On July 1, Massachusetts Energy and Environmental Affairs secretary Ian Bowles released a draft comprehensive ocean management plan for public comment and review. The draft plan would allow for small wind farms of 10 or fewer turbines off the immediate Vineyard coast and larger wind farms to be developed south and west of Nomans Land and west of Cuttyhunk.
Tuesday night, Mr. London also alerted selectmen to a new initiative by the Department of Energy Resources to override municipal authority on the siting of wind turbines on land in state cities and towns. He said the move, if successful, could result in 225-foot turbines on private land.
But selectmen were more focused on offshore turbines.
Selectman Warren Doty said that Nomans is a federal nature preserve. "Why are the birds in other places more important than the birds here," he asked rhetorically.
Selectmen advised Mr. London to use the MVC's political clout to move in a proactive manner to stop the siting of turbines off Chilmark. "You have a lot more power than we do," Mr. Doty said. "Occupy the political space now with a rational plan. Don't wait to react." Mr. Doty supported Mr. London's plan to enlist Island bird expert Allan Keith in the cause.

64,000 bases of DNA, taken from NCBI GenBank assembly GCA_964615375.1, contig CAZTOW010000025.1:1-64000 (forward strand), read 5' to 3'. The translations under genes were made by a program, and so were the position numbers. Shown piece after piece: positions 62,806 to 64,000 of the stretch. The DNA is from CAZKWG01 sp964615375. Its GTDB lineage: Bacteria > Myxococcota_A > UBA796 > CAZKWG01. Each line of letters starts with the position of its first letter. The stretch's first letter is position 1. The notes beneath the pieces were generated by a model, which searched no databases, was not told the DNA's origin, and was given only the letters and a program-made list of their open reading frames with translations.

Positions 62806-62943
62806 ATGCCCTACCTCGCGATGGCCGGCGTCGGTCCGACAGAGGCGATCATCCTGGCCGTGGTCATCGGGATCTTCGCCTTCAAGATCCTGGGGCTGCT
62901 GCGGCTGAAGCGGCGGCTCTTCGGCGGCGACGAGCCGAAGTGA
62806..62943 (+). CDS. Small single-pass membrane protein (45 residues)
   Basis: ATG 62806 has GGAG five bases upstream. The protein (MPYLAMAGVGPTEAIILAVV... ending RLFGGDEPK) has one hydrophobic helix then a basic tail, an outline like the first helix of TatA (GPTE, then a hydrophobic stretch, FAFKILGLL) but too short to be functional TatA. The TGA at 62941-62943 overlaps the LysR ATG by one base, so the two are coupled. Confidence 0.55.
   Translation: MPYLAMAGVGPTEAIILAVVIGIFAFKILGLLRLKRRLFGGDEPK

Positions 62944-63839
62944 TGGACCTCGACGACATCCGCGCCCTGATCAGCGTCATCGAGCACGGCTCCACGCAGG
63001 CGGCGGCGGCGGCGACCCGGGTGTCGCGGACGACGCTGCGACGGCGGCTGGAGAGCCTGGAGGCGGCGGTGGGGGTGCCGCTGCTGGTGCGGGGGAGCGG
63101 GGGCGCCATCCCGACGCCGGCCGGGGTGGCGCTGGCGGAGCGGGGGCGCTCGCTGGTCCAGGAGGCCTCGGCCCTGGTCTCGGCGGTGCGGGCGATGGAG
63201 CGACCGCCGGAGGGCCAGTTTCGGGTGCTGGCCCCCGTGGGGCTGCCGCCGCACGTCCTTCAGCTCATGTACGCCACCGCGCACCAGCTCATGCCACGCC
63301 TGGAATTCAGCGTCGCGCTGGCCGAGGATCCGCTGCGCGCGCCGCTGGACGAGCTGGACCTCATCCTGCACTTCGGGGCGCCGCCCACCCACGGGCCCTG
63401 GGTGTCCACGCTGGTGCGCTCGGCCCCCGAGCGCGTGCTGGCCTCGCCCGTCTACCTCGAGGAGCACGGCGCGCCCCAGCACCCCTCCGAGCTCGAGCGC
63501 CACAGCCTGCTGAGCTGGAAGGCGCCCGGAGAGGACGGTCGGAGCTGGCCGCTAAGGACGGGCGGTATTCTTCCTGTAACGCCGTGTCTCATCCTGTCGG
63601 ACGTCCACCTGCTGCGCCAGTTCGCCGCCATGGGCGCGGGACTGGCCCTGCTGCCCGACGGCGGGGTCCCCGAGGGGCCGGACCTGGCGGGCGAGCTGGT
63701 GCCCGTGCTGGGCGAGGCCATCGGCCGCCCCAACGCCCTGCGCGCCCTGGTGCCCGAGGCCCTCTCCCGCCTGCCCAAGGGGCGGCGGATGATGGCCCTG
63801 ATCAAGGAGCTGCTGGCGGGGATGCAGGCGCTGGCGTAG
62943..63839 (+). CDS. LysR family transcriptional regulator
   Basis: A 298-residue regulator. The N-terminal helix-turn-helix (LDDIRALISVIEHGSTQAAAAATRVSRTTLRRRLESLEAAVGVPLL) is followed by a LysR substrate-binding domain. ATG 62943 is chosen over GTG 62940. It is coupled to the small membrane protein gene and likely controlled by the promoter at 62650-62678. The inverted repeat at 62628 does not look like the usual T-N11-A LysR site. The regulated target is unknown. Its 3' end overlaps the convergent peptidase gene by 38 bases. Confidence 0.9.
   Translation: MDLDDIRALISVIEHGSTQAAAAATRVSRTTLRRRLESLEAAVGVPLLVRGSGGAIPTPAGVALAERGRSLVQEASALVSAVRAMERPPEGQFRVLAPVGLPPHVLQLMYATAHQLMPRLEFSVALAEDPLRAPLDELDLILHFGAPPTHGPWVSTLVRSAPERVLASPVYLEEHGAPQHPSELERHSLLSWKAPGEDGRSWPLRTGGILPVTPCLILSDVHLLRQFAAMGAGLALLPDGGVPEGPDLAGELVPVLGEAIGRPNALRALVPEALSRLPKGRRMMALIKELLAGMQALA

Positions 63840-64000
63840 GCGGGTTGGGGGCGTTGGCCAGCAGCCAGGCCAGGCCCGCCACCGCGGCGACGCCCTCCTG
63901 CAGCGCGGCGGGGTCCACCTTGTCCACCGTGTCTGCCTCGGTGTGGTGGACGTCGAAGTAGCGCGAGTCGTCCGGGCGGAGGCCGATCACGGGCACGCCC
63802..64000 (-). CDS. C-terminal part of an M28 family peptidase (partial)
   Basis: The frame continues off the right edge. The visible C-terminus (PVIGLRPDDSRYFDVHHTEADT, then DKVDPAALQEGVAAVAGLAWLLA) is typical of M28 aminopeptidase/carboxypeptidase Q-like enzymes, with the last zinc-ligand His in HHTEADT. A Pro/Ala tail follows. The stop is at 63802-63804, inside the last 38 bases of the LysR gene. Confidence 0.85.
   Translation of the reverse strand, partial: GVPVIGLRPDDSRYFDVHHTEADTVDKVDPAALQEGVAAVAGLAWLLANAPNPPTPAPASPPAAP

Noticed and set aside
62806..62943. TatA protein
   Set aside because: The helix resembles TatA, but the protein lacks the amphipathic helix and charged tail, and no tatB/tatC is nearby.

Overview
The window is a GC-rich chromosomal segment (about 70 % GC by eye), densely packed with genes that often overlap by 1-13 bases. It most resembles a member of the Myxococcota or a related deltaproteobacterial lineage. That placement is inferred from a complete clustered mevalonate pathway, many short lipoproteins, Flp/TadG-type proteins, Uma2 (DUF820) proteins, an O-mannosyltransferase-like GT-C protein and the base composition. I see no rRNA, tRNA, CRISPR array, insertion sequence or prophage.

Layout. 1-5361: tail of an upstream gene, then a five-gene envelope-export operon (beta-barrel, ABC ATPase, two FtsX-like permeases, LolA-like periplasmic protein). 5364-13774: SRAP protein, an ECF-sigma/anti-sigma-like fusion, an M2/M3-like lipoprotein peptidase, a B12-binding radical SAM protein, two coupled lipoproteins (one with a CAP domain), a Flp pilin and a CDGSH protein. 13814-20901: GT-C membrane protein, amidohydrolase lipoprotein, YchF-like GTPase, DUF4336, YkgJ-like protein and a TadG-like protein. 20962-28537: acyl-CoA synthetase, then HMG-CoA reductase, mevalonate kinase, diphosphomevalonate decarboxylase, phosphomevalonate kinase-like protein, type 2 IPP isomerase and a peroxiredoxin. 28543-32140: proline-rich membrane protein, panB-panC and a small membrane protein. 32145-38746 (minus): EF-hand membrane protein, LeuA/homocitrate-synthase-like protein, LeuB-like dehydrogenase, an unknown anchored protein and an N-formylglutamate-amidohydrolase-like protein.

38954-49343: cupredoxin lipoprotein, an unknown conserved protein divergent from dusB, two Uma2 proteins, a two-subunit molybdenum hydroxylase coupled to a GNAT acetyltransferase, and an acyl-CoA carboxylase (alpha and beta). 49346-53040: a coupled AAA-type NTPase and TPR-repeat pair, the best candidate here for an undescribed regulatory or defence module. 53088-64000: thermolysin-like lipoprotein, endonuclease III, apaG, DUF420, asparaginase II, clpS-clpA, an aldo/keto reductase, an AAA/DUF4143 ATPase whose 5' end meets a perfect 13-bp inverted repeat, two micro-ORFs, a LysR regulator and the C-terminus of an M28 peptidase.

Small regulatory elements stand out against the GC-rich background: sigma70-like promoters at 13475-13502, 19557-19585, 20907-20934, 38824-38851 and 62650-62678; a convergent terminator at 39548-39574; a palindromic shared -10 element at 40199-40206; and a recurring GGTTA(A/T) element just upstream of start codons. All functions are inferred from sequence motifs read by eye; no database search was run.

Mr. London said funds to mitigate impact on the community from wind turbines are available from the state. Selectman Frank Fenner, who sat in stony silence during most of the one-hour discussion, weighed in, saying, "The town of Chilmark is not for sale."
It was a long evening for Mr. London, Ms. Taylor and the selectmen. The MVC staffers gave selectmen an update on the recently released version of the Island Plan, a four-year planning effort. Mr. Parker was not impressed. "This is a grand compendium of our problems, but it is not a plan. When are we going to get a plan to deal with them?" he asked Mr. London.
Man charged with rape of student
Oak Bluffs Police Thursday arrested Saurabh Chhibber, 29, of Oak Bluffs on rape and indecent assault charges.
A college student working a summer job on the Island told police that Mr. Chhibber attacked her as the two walked near Central Avenue, according to court records.
Mr. Chhibber, owner of Island Authentics, a tee-shirt and souvenir shop on Circuit Avenue, was arraigned on a charge of rape and a charge of indecent assault and battery. Bail was set at $2,000. Mr. Chhibber, born in India, according to court records, was ordered to surrender his passport and have no contact with the victim.
According to court records, the victim told police she was acquainted with Mr. Chhibber and encountered him at a local bar early in the evening of August 3. Late in the evening, near Oak Bluffs Harbor, she became upset about an unrelated matter and encountered Mr. Chhibber again. He offered to console her.
The victim said that they walked from the harbor front toward the Martha's Vineyard Campmeeting Association property. In an area described as quiet and dark, she told police that Mr. Chhibber sexually assaulted her, despite her loud demands to stop.
The victim told police she was able to escape Mr. Chhibber's grasp.
The victim spoke to police on August 12. She told police she delayed speaking to them because she was initially afraid and embarrassed.